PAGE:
AI use cases are spreading rapidly across the workforce, but many companies don’t seem to have a policy in place to prevent workplace disasters. The Conference Board recently conducted a survey of 1100 US employees (Which you can find here) and found that that 56% of respondents are using generative AI on the job. Respondents were mainly using it to draft content, brainstorm ideas and conduct background research. Concerningly, 74% of respondents said that their organization doesn’t have an AI policy, their policy is under development or they don’t know if there is an AI policy. Without guidelines around organizational AI usage, there are consequences ranging from data vulnerability, incorrect conclusions and improper applications of the technology.
Need a couple examples? Here are a few incidents specifically involving ChatGPT:
- Samsung employees who exposed sensitive code while trying to leverage generative AI (Forbes)
- Lawyer who submitted a legal brief with six fabricated case citations generated by ChatGPT (Reuters)
- University Professor who used ChatGPT to accuse students of using ChatGPT (Washington Post)
Having a policy in place is a good start but it isn’t the only thing that needs to be done. Companies need to develop enablement plans to properly train employees on when and how they can use AI as well as ensure they understand the limitations of it.
Navigating Around the Limitations of AI
Compared to technological advances in platforms and tools of the past, generative AI is unique in that much of its potential has been identified through trial and error from end users. This makes it difficult for newer users and organizations to understand the applications of AI. The Harvard Business School released a working paper that examines the effect of GPT-4 AI augmentation on consultant performance within the Boston Consulting Group. In the study, consultants were assigned different levels of AI augmentation and sets of business-related tasks. The key points to consider are:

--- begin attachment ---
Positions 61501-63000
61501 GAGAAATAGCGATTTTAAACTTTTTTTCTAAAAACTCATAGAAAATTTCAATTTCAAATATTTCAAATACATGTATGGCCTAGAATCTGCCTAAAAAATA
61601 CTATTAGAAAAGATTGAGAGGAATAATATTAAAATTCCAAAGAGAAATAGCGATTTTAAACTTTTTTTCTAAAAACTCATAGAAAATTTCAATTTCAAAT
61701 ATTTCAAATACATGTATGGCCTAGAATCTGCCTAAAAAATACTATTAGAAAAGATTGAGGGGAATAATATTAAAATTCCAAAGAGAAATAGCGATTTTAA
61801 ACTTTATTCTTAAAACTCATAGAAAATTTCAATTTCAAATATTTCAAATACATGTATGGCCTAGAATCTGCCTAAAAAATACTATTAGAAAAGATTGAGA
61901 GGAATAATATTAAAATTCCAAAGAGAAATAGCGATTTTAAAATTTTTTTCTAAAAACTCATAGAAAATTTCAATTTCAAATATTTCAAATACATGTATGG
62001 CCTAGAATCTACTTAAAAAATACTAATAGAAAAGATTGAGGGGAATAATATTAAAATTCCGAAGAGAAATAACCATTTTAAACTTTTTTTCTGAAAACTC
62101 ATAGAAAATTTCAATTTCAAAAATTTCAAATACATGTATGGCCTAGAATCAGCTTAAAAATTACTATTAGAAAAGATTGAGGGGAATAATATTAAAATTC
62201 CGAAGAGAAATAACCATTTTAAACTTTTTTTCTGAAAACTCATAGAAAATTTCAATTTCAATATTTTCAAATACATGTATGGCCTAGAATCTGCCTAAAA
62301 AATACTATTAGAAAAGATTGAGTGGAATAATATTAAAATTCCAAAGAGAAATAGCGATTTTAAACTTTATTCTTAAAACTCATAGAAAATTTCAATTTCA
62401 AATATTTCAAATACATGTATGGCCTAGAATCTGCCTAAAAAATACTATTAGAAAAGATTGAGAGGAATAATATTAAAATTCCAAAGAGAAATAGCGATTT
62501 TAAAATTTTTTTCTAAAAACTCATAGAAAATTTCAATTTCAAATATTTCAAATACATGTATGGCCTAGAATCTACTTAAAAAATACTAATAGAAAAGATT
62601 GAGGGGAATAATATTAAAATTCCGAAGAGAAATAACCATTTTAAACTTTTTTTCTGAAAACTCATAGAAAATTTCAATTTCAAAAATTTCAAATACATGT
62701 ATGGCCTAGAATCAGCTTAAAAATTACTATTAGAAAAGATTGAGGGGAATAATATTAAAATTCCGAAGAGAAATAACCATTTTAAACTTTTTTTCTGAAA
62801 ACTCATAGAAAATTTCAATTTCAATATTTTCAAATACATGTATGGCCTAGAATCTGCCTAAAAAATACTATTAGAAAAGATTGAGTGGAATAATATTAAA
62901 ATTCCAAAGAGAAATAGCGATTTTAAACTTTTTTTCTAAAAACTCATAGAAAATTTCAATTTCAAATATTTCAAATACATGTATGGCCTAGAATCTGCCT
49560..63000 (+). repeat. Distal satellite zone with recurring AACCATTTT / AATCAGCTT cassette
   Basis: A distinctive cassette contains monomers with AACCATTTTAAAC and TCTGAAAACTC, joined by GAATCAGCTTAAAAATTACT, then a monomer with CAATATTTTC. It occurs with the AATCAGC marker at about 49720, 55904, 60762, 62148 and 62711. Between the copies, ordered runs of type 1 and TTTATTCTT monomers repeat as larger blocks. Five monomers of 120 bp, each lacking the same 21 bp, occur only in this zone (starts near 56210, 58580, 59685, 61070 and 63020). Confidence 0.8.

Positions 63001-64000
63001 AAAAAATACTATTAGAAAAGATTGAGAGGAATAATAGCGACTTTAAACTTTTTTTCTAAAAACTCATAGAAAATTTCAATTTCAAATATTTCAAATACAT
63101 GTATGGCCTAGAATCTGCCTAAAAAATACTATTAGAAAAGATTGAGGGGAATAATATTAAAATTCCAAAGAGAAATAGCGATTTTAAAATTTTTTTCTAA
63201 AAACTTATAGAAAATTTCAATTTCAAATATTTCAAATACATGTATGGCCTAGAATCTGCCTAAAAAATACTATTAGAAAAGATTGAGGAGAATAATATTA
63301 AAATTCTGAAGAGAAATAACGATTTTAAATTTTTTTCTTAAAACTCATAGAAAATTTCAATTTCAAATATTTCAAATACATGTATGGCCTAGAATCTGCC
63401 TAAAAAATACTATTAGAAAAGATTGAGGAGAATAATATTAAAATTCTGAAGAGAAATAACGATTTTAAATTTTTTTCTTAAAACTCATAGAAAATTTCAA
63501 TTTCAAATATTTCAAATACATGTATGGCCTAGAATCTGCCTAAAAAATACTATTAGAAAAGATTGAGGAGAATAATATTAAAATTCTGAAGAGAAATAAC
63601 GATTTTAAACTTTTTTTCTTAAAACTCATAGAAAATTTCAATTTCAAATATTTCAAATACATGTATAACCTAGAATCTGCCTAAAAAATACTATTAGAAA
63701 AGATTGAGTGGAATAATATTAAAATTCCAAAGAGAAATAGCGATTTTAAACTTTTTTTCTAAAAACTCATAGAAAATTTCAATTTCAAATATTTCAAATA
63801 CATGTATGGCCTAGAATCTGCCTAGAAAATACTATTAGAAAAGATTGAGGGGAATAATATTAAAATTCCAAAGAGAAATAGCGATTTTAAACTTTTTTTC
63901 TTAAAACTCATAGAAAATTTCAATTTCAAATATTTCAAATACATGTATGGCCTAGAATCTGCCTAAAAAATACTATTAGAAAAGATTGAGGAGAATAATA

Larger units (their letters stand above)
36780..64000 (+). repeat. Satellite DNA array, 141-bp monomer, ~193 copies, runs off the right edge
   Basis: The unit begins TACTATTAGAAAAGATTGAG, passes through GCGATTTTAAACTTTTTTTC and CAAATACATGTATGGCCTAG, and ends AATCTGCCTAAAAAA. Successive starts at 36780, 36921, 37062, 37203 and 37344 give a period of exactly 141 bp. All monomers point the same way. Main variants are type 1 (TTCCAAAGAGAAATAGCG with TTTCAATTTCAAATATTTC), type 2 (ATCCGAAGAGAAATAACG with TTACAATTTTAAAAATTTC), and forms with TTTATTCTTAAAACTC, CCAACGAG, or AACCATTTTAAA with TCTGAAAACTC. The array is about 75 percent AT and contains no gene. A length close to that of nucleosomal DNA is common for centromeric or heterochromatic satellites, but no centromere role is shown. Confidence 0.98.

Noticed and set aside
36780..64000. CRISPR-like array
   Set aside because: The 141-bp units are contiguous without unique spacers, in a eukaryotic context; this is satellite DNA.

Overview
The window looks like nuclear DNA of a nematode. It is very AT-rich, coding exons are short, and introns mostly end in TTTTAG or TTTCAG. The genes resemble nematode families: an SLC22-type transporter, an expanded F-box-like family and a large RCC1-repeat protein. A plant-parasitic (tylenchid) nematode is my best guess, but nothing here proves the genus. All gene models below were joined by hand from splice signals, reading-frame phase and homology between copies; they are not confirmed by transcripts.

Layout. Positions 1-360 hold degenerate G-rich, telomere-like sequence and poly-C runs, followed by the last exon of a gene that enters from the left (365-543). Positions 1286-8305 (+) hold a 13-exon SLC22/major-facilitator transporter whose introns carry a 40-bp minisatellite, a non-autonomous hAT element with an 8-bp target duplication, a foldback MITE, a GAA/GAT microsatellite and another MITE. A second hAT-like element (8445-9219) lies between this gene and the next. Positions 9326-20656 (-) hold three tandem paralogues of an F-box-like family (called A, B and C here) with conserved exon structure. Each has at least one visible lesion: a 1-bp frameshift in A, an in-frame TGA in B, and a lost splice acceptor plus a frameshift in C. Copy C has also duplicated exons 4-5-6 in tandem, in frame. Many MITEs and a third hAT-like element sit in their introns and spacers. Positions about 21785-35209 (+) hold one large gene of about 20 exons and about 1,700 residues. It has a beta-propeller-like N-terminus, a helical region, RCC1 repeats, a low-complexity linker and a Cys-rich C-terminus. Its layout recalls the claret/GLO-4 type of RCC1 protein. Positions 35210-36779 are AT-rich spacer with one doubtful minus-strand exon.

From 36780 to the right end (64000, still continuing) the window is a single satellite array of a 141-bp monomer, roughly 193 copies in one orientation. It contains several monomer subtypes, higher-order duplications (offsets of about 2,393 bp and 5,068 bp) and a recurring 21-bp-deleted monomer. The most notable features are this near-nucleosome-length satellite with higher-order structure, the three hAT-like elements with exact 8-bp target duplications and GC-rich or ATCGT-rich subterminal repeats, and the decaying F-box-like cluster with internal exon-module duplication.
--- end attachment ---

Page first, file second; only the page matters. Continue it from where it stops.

- Participants who relied on GPT-4 were more likely to have wrong answers on tasks where GPT-4 reliance would lead to contrasting conclusions.
- Ignoring the correctness of their answers, AI augmented participants received a boost in the quality of their work and human determined grades.
- Work from participants using GPT-4 had less variety and diversity compared to those who were not.
There are tasks AI can help us with and tasks that it can’t, but it’s important to understand the benefits as well as the drawbacks. The best way to understand its limitations are to treat AI like an intern or an apprentice. They can provide help, but you still own the final product and need to double check their work to understand their ability.
Wrapping Things Up
You or your employees may already be employing AI models to aid with writing and creativity which means your policies and processes need to evolve. A seemingly innocuous program you decide to use, like a resume screener or ChatGPT, has its benefits but also potential unforeseen consequences.
Interested in hearing more? Stay tuned for more AI-related content!